In the late 1990s, Rockford Lhotka wrote about how to create distributed, object-oriented Windows applications using the limited facilities of Visual Basic 6, COM, and DCOM. The introduction of .NET has motivated him to revisit those themes and revise his strategy. In this book, he explains how .NET changes what's possible, and demonstrates what he believes to be the best way to use it.
The book has three parts. In the first, the author analyzes logical and physical application architectures, exploring their effect on scalability, fault tolerance, and performance. In the second, he implements and documents a Visual Basic .NET framework for the creation of distributed, object-oriented applications that employ .NET technologies including remoting, serialization, and auto-deployment. This framework encapsulates functionality such as database access, transaction handling, and location transparency, which are inherited automatically by any applications created from it.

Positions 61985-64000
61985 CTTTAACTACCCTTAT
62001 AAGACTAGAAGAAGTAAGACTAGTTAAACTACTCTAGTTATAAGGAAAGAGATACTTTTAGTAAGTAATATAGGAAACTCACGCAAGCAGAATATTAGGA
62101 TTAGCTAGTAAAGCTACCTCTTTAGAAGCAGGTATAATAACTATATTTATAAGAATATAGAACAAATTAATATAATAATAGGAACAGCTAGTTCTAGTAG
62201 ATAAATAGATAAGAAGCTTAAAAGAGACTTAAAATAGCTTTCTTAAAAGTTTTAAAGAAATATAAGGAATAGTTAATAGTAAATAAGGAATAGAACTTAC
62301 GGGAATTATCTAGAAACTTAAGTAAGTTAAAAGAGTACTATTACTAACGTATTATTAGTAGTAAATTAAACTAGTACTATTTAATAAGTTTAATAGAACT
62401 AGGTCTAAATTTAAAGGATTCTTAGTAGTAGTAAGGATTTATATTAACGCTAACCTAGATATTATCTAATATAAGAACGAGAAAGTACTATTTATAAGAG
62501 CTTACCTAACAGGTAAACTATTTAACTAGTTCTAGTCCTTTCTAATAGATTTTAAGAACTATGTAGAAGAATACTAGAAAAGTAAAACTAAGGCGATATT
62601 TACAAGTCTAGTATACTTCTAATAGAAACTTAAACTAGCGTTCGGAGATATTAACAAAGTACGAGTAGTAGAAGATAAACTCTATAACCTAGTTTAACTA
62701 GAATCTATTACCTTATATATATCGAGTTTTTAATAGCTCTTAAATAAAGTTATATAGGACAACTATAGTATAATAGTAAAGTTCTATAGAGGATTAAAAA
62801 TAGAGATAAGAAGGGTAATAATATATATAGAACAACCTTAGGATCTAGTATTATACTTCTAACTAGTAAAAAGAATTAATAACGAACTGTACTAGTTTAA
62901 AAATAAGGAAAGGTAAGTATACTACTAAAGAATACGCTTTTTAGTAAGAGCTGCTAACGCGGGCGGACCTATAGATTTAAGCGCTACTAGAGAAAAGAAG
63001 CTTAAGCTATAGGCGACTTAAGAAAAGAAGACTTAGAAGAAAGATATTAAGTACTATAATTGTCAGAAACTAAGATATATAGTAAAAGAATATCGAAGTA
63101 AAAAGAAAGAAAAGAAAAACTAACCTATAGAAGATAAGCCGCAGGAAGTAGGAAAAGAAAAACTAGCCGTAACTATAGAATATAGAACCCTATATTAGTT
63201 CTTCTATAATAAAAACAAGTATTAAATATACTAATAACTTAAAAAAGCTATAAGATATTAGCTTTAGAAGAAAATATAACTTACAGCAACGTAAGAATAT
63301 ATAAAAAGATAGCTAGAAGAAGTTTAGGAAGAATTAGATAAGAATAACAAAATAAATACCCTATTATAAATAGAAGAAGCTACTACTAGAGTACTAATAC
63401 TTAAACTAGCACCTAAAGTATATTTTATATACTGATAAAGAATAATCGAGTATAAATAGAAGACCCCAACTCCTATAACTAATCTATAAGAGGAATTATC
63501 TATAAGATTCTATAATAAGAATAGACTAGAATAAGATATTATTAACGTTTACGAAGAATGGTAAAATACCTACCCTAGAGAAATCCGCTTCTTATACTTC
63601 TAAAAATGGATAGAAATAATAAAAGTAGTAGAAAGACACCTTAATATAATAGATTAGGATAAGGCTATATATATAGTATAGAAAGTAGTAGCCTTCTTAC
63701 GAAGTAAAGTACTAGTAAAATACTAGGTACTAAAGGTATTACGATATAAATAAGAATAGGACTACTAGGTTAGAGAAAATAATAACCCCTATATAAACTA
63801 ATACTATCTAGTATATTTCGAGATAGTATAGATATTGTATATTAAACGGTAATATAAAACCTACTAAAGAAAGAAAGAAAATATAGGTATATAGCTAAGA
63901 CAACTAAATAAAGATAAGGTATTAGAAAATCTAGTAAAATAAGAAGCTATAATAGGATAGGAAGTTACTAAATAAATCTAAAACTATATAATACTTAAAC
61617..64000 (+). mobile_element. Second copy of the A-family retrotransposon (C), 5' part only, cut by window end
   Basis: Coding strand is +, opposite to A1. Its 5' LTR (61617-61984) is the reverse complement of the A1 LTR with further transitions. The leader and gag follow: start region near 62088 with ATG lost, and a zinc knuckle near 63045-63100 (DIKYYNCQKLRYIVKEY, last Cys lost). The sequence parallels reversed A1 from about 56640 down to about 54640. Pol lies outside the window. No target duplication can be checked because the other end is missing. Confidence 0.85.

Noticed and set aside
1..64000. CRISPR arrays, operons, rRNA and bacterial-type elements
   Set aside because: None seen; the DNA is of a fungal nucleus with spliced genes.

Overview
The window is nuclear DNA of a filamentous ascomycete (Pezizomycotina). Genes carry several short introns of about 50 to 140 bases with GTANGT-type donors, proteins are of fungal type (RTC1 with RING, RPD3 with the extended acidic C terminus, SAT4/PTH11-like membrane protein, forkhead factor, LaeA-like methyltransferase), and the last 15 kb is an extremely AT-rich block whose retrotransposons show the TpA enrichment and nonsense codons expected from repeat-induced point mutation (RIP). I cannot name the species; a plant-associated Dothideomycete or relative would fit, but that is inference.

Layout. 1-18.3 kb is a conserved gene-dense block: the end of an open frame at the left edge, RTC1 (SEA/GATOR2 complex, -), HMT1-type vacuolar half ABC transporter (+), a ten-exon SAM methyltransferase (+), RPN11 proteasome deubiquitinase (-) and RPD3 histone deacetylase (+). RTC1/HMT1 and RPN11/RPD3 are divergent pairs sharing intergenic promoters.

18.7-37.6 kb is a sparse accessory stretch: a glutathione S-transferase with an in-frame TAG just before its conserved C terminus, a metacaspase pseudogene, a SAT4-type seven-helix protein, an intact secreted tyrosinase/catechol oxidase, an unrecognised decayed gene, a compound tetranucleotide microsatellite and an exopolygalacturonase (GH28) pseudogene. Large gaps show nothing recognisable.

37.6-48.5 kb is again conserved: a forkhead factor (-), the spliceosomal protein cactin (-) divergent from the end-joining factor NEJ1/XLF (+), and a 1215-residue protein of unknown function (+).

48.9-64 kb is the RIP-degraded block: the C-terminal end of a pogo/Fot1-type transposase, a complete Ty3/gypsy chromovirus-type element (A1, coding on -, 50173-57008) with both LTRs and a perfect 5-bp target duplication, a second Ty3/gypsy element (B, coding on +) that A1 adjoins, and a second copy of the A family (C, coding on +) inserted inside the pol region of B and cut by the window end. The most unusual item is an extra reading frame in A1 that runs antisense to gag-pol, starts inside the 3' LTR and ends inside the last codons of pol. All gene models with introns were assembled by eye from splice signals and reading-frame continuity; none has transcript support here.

In the last part of the book, the author uses the framework to create a sample application, and demonstrates the ease with which it's possible to write Windows, web, and web services interfaces for the underlying objects.